Just a few weeks into the new school term and already the daily grind is starting to irritate some teachers on The TES forums. Not the teaching, mind, but the awkward and unappreciative colleagues.
Catmother for one is fed up with making all the effort. She remembers to ask about her colleagues' children, spouses, and even their pets, but gets nothing in return.
Not everyone is sympathetic. "I'd rather do the crossword, listen to the radio, phone my real friends or reflect on my own thoughts. Bloody boring most teachers are," says William_M.
If there's one thing they can agree on, it is that the staffroom is not the optimum place for good conversation. Chatter seems to be ruled by people who talk about their eternal diets, all the while scoffing any cake or biscuits going, they say.
But AnnJ9442 says catmother should appreciate the peace and quiet. "I love the social aspect - I also like sitting in companionable silence after the mayhem of a busy classroom," she says. "It doesn't always mean people are being unfriendly."
And then there are the lucky few, such as daffodilval, for whom the staffroom is "a place where we laugh till we ache". After a lunch of laughing and cheery conversation, "we all leave the room totally refreshed and ready for the afternoon".
Meanwhile, mad.scientist is more concerned with lesson observations - namely what she should advise new teachers to look out for. She has a 16-point plan, but that doesn't stop other teachers coming up with a few more, including "clarity of purpose" and "body language".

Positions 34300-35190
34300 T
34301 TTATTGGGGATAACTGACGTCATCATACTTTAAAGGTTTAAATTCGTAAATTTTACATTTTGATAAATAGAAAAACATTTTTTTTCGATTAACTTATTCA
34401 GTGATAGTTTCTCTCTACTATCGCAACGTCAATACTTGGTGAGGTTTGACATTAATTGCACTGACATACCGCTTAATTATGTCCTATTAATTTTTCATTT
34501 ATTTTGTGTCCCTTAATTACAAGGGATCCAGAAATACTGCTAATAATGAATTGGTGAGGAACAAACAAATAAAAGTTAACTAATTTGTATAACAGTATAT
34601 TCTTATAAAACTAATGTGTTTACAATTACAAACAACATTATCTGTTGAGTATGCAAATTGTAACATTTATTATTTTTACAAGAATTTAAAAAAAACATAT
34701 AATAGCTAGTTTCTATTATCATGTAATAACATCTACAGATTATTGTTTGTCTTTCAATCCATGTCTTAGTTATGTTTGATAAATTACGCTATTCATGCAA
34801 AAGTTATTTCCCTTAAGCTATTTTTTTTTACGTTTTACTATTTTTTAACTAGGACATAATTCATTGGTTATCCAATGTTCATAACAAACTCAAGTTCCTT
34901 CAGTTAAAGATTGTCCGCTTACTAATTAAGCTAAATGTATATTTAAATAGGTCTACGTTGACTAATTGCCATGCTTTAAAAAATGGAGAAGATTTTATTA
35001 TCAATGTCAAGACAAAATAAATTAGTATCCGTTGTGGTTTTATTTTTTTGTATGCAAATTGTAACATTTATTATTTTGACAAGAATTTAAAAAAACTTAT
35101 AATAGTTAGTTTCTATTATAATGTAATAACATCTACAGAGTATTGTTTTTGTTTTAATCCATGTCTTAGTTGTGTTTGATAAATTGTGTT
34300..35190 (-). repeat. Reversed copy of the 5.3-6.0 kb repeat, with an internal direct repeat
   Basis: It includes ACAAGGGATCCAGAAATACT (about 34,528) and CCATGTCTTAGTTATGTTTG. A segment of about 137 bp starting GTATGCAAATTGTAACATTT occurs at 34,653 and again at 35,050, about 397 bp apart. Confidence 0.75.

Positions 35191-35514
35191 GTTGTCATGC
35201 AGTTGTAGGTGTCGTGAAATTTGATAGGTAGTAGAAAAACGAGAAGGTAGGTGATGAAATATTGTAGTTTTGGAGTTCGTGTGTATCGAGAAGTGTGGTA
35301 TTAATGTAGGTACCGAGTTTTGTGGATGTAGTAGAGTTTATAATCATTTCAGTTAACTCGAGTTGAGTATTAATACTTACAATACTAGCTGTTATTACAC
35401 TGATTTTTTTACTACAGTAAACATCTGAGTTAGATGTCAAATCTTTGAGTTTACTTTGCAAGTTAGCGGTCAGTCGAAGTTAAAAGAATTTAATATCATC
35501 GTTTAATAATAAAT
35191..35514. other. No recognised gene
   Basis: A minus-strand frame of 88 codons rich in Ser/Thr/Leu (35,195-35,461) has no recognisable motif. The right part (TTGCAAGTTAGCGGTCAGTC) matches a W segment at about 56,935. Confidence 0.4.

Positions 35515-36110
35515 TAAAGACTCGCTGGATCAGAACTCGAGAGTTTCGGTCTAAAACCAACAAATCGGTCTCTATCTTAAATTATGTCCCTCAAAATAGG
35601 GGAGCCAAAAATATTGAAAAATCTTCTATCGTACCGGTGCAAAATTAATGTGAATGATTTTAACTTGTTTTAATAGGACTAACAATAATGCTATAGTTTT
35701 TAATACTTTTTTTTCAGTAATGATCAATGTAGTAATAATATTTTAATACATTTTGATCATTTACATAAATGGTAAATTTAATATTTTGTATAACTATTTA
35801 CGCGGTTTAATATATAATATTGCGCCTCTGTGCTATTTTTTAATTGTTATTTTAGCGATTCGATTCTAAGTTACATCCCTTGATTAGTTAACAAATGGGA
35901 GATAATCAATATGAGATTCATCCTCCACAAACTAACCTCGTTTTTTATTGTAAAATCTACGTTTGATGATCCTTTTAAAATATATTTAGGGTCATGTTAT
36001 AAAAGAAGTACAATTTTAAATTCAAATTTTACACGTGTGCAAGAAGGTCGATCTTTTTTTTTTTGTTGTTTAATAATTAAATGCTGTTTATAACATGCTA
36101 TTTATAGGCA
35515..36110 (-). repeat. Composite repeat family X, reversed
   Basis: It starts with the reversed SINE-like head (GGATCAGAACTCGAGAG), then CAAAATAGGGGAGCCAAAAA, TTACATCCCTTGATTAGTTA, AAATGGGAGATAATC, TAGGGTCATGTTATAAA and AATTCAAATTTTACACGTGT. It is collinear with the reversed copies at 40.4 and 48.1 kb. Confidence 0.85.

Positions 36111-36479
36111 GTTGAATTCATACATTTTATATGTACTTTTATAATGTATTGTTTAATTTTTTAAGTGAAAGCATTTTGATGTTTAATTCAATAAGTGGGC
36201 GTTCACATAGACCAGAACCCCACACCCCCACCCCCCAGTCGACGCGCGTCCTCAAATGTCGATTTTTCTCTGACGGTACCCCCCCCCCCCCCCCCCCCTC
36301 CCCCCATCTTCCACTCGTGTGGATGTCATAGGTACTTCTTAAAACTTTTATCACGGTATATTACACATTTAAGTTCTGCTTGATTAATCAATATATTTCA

According to acertainsomething, there is no point in trying to assess so many different aspects in one lesson. "Good lord, if I was a trainee trying to learn something from all that I would have a headache," she says.
The venerable Dinkypomernom has a few well-practised tips from a bygone age, when there was less emphasis on box-ticking: "Meet 'em, greet 'em, seat 'em," he says, and then "Teach 'em, stretch 'em, test 'em."
Words of wisdom, indeed.
BrainJim has the audacity to ask if parents are becoming more common. And he is not talking about their numbers increasing. "I don't remember there always being so many young single mothers who come with a host of mentalsocial problems."
There is much chin stroking over whether this is politically incorrect, but these details don't concern Rihlana. She has come across many a "chavmum" in her career and tells BrainJim to keep his chin up and welcome the little victories.
"Celebrate the fact that she made it out of bed, slung a pull-on-nappy on lil-chav and got himher there," she says.
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